Jeff Sessions is officially out as US Attorney General. Earlier today, Sessions resigned from his position at the request of President Donald Trump, who has openly criticized Sessions' handling of the Russia investigation and other issues for months now.
The departure is a welcome turn of events for cannabis advocates since Sessions is one of the most outspoken opponents of marijuana legalization. But his replacement could be even worse. For now, Matthew Whitaker - Sessions' former Chief of Staff - will take over as acting attorney general, but he may only serve as a stopgap until Trump picks a permanent replacement.
With that in mind, here are 8 candidates who could succeed Sessions as Trump's attorney general.
The former New Jersey governor was an early supporter of Trump during the 2016 election. Christie was briefly considered as a possible running mate, and after the election was seen as a candidate for Attorney General. If Sessions leaves, getting a Trump ally into the administration may seem like a good option. It was also Jared Kushner who allegedly stopped Christie’s nomination in 2016, and now that he may be out of favor in the White House, Christie may have more support.
The former mayor of New York City and US Attorney would actually be fairly qualified for the position. Giuliani is also often trotted out to defend Trump in the media for the past few years. Another Trump ally, but would some of his more controversial statements in recent years prevent him from being confirmed?
Texas Senator Ted Cruz previously worked in the Bush administration and served as Solicitor General for the state of Texas before being elected to the Senate. While that’s not exactly a shining endorsement for Attorney General, it’s certainly more qualifications than many Trump appointees. But Cruz was also critical of Trump after losing the 2016 Republican nomination to him, so the administration may want someone who’s a bigger ally for the position.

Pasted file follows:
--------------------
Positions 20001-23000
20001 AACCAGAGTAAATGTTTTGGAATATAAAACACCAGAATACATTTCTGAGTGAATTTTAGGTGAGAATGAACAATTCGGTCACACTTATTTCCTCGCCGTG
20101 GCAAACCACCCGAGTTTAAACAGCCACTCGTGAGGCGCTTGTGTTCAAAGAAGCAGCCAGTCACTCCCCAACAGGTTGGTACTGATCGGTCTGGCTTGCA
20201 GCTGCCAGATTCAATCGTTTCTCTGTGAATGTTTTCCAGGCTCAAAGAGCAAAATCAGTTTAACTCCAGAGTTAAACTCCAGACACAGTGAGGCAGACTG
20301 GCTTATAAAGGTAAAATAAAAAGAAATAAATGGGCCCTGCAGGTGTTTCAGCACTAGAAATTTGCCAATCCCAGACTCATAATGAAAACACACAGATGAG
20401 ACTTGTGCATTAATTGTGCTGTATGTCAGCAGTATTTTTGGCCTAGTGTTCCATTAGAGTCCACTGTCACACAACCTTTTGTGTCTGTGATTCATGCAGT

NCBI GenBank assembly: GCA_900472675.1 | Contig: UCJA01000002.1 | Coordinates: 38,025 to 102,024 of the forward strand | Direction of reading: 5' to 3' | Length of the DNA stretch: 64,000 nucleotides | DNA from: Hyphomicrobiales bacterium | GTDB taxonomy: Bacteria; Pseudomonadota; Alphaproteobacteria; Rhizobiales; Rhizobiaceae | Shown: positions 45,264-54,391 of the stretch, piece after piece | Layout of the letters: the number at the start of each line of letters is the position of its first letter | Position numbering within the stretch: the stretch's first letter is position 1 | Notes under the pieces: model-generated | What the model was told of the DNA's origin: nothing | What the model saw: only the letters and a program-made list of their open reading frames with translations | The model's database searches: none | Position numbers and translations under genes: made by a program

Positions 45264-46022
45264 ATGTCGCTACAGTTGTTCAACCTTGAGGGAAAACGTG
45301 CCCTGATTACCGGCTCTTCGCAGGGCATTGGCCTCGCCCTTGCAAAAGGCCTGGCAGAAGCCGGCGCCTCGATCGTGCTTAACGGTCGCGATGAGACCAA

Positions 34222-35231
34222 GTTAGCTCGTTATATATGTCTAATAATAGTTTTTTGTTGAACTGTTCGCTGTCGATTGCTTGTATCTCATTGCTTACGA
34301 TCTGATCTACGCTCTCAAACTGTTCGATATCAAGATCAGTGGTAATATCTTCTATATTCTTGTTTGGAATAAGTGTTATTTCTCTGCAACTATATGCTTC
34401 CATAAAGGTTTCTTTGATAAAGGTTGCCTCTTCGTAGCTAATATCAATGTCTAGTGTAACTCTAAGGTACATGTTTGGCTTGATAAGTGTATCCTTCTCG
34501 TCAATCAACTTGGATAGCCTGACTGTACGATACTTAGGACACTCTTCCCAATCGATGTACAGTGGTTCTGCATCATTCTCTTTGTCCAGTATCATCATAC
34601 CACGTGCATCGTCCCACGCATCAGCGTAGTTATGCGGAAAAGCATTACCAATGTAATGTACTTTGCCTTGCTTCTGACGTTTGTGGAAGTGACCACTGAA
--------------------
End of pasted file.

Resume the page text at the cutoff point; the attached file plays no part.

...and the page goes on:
As chairman of the Senate Judiciary committee, Grassley would technically be in charge of helping appoint whoever the Trump administration nominates for Attorney General. Why not choose the guy who knows the most about these issues? The only issue is it would leave another open seat in the Senate, and Republicans may worry about losing another special election.
Technically, as soon as Sessions were to resign, Rosenstein would become acting head of the Department of Justice since he’s already the Deputy Attorney General. As the number two in the Department, he’d be an obvious candidate to take over full-time. But considering Rosenstein’s the one who actually ordered the special prosecutor for the Russian election investigation, we’re guessing Trump would not support him.
You’ve probably never heard of Kris Kobach, for good reason. The Kansas Secretary of State is most known for instituting several anti-immigration policies while in office. Kobach was reportedly a candidate to be Attorney General in 2016, which people thought was absurd, but frankly in line with what we know about the Trump administration. It’s hard to imagine he’d actually get through the confirmation process, but we’re guessing Trump wouldn’t be opposed to it.
The former Republican congressman did not run for re-election this year because he wants to return to the justice system where he began his career. He was considered a candidate for Attorney General after the 2016 election, and he’s defended Trump in the media. However, he also helped write the controversial “Nunes” memo that contained lies and falsehoods to discredit the election meddling investigation, so Democrats may not allow his confirmation.
The former Florida Attorney General was another candidate that was considered in 2016, but ultimately lost out to Sessions. Bondi supported Trump in the Republican primary in 2016, so she’d definitely be an ally for the administration. However, she’s also been involved in allegations of campaign contribution violations related to a donation she received from a Trump-related PAC. Democrats would probably use that against her.
Of course, if Trump actually wanted to pick a candidate who would be fair and balanced, and not just act like a lackey, he could pick someone like James Comey. But let’s face it, that’s never going to happen.